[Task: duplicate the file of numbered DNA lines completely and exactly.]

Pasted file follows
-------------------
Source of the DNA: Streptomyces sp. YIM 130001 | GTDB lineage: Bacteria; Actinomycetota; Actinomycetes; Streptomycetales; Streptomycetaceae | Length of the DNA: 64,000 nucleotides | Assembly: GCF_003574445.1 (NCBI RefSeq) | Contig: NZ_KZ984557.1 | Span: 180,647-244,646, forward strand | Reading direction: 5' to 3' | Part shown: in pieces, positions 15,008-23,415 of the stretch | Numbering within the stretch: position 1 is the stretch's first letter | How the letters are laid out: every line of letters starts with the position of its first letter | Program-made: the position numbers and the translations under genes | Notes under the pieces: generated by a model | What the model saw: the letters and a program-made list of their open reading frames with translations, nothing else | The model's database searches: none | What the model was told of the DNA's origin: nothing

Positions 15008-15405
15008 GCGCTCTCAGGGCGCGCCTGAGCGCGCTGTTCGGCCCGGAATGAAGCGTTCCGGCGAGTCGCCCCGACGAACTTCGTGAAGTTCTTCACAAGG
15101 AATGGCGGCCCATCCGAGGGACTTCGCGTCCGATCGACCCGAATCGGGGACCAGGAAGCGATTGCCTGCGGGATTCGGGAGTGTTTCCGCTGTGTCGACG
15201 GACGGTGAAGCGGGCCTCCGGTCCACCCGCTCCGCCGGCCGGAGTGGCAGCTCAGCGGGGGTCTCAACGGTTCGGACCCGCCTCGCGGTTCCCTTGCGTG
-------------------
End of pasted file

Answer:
Source of the DNA: Streptomyces sp. YIM 130001 | GTDB lineage: Bacteria; Actinomycetota; Actinomycetes; Streptomycetales; Streptomycetaceae | Length of the DNA: 64,000 nucleotides | Assembly: GCF_003574445.1 (NCBI RefSeq) | Contig: NZ_KZ984557.1 | Span: 180,647-244,646, forward strand | Reading direction: 5' to 3' | Part shown: in pieces, positions 15,008-23,415 of the stretch | Numbering within the stretch: position 1 is the stretch's first letter | How the letters are laid out: every line of letters starts with the position of its first letter | Program-made: the position numbers and the translations under genes | Notes under the pieces: generated by a model | What the model saw: the letters and a program-made list of their open reading frames with translations, nothing else | The model's database searches: none | What the model was told of the DNA's origin: nothing

Positions 15008-15405
15008 GCGCTCTCAGGGCGCGCCTGAGCGCGCTGTTCGGCCCGGAATGAAGCGTTCCGGCGAGTCGCCCCGACGAACTTCGTGAAGTTCTTCACAAGG
15101 AATGGCGGCCCATCCGAGGGACTTCGCGTCCGATCGACCCGAATCGGGGACCAGGAAGCGATTGCCTGCGGGATTCGGGAGTGTTTCCGCTGTGTCGACG
15201 GACGGTGAAGCGGGCCTCCGGTCCACCCGCTCCGCCGGCCGGAGTGGCAGCTCAGCGGGGGTCTCAACGGTTCGGACCCGCCTCGCGGTTCCCTTGCGTG